Backdoored Business Routers An Emerging Threat

Discovery of malicious implants in 14 Cisco routers, "tip of iceberg" FireEye researchers say.

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In a troubling new development, threat actors looking for different ways to break into and remain undetected on enterprise networks appear to have begun targeting routers connecting businesses to the Internet.

Once considered a largely theoretical risk, backdoored business routers could soon pose a big problem for enterprises, security vendor FireEye warned in a report released Tuesday.

FireEye said it has discovered at least 14 instances worldwide where attackers have managed to successfully replace the firmware on Cisco business routers with a malicious implant dubbed SYNful Knock by the security vendor.

The implant is basically a clandestine modification of the router’s lOS image and allows attackers to maintain persistence on a compromised system even through reboots, FireEye said. The vendor described the implant as fully modular and customizable in design and capable of being remotely updated after installation.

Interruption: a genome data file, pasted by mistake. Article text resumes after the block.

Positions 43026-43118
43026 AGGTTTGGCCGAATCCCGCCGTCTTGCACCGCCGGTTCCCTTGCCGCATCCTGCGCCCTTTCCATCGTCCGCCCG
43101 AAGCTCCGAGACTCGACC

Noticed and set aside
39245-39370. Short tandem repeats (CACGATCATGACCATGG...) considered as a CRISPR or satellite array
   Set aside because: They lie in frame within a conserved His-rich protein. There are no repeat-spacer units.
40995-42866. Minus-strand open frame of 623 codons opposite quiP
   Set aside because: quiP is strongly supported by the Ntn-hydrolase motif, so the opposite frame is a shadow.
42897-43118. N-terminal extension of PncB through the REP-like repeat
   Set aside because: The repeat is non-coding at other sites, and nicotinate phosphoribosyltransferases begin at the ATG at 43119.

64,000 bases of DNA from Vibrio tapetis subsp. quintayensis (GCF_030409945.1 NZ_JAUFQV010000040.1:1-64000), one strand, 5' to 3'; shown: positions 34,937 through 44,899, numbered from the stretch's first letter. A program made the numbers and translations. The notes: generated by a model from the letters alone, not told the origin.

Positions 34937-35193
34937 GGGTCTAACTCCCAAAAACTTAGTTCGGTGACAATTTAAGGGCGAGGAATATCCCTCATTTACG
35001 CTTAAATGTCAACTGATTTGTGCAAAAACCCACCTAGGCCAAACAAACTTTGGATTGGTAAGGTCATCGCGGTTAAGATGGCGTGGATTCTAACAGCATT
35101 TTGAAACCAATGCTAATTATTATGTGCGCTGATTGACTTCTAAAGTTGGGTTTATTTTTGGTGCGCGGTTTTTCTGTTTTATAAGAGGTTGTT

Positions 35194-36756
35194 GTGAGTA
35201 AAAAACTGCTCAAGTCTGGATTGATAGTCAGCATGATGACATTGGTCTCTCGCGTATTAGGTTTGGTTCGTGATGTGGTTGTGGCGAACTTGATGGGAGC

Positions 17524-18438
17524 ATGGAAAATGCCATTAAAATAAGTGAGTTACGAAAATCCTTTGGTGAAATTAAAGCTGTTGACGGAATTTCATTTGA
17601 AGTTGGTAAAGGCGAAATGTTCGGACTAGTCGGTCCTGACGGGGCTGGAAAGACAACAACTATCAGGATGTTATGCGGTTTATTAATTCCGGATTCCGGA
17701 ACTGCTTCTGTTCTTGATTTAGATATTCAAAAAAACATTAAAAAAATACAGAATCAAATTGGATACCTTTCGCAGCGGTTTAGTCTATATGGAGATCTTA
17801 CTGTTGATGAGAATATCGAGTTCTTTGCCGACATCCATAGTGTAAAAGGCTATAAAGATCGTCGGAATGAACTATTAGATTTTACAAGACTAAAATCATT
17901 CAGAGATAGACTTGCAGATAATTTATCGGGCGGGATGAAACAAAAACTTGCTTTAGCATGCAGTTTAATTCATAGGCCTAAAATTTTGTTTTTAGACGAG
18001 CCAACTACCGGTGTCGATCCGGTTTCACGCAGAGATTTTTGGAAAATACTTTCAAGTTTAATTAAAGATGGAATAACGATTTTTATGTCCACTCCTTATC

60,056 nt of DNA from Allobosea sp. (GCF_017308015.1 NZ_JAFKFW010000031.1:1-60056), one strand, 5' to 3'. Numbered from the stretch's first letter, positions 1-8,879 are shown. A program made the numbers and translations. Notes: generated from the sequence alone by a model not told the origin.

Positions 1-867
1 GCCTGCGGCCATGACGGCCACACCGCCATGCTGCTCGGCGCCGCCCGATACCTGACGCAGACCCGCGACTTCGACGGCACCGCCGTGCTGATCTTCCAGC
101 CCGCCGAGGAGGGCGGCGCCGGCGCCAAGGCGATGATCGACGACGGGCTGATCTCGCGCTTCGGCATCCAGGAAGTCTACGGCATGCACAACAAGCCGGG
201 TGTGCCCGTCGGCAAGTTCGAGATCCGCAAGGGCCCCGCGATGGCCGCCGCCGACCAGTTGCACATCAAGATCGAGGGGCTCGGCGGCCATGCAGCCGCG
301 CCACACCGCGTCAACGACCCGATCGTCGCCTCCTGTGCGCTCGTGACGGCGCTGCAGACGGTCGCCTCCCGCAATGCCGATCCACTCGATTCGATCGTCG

The implant gives attackers a way to load different modules and executable files on the compromised router and provides attackers with unrestricted access to the system via a backdoor password.

The backdoor is extremely hard to detect on the compromised Cisco routers. It gives attackers a way to not only maintain persistence but also a way to compromise other systems and data on the network to which the router is connected, FireEye said.

Read the rest of this article on Dark Reading.

About the Author(s)

Jai Vijayan, Contributing Writer, Dark Reading

Freelance writerJai Vijayan is a seasoned technology reporter with over 20 years of experience in IT trade journalism. He was most recently a Senior Editor at Computerworld, where he covered information security and data privacy issues for the publication. Over the course of his 20-year career at Computerworld, Jai also covered a variety of other technology topics including Big Data, Hadoop, Internet of Things, E-voting and data analytics. Prior to Computerworld, Jai covered technology issues for The Economic Times in Bangalore, India. Jai has a Master's degree in Statistics and lives in Naperville, IL.

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